I guess the results of that survey must have been influenced by the fact that you live there. We could arrange for Niko to come up and live with you for a while? :) :)
I like the valley in Switzerland, and that amazing mirror-like photograph of the loch in Argyll. It must have been a wind free day to get such great reflection on the water.ReplyDelete
It's all very well wanting to be that guy on the Ice canyon photograph Tris, but if you slipped it would be a cold landing!
Yes, lovely reflections, Peter.Delete
I hadn't thought about slipping into the water... perhaps you're right. Far better to observe from a distance.
Ubuntu, I like it.ReplyDelete
I knew you would.Delete
I am because, we are.Delete
What's not to like, if only the human race, as a whole, would adopt that belief system; simply beautiful.
Completely agree. And put in the the context of that picture with the lads saying it over a treat, it's perfect.Delete
Now expand it to the millions of refugees fleeing horrific persecution, starvation, floggings, death. Or the people who are suffering in the wake if IDS's austerity for the poor. How on earth can we sit down to a huge four course meal, or a night out on the town costing £100+, or even a holiday in Paris, knowing that there are little kids with empty bellies?
My thoughts exactly.Delete
We try, every day, to do our bit, but I'm afraid we may be losing the battle, ultimately the human race needs to win the war.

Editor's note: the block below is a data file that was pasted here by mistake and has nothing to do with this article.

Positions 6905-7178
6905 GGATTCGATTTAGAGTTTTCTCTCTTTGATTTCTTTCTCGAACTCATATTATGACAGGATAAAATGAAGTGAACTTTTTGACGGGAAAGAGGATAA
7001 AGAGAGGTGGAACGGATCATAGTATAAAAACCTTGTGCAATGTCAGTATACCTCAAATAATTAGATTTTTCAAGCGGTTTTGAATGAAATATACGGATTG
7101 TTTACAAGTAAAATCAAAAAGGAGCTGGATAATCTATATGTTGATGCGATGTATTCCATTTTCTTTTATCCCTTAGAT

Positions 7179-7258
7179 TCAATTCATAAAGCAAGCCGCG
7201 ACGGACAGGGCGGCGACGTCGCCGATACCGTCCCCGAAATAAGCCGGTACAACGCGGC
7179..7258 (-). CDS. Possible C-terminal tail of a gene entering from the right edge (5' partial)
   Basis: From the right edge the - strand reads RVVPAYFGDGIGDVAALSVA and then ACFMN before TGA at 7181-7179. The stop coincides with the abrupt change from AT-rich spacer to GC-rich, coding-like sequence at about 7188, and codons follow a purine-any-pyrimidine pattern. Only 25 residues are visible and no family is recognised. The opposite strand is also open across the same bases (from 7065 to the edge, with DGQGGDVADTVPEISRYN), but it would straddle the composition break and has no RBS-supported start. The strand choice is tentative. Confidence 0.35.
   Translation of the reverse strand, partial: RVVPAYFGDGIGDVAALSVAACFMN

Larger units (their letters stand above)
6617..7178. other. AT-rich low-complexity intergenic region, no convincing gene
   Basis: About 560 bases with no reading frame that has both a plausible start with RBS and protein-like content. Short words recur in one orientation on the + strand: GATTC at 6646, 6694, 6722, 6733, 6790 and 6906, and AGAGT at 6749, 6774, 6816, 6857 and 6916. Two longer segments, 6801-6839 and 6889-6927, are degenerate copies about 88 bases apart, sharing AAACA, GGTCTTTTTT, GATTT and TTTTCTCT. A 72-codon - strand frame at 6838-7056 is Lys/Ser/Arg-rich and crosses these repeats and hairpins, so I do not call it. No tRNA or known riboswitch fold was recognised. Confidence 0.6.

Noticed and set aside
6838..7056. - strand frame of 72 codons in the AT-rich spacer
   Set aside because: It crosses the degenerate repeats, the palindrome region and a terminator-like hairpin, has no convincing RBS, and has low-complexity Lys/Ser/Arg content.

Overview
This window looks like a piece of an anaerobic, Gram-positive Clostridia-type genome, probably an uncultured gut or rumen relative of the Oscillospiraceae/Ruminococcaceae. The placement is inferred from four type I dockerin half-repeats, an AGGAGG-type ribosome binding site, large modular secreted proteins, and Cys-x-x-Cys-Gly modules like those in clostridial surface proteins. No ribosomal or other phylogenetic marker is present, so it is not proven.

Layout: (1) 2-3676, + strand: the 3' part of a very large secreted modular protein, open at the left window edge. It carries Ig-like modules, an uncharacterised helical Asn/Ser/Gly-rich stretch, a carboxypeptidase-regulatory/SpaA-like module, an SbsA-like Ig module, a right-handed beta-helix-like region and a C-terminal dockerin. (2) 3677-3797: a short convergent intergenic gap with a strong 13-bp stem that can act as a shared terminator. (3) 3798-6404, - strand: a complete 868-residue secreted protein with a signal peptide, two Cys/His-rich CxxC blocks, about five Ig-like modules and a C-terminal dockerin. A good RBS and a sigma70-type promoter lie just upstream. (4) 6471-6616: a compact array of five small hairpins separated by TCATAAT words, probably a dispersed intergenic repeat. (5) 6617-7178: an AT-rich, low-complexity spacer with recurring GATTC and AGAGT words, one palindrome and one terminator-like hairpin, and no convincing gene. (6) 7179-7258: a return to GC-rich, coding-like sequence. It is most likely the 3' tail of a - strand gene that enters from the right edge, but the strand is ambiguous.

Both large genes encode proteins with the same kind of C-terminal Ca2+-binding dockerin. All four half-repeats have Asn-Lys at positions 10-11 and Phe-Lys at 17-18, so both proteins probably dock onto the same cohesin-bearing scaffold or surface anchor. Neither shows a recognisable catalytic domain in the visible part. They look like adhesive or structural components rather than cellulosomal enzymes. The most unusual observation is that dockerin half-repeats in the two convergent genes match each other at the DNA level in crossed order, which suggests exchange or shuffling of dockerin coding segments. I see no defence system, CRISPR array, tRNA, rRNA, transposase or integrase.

The war against it's excesses, and indifference. Uniting in a common goal; a man's a man, for aw that.
The thing is that, in a world where some ridiculously small number of people own some fantastically large amount of the wealth, it will never happen.Delete
Vast amounts of that wealth are ill-gotten. Stolen from weaker people, whether that's nations or just people within nations... in the past by physical means, or today, by electronic means.
There is an unfairness.
People will fight for it, when it comes to life and death.
The rich should be wary of making too much of a chasm between the haves and the have nots.
So should nations.
Oh for the simplicity of these boys.
A world of dew,Delete
and within every dewdrop
a world of struggle
Hey, some superb pictures! love the Iceland one. Thanks for sharing these, will be back to view your blog in more detail, Cheers. Ross from Edinburgh.ReplyDelete
HI Ross from EdinburghDelete
Thanks...you will be very welcome.
Iceland is my favourite place on Earth.
It's often more political, but we try to put something nice in, form time to time :)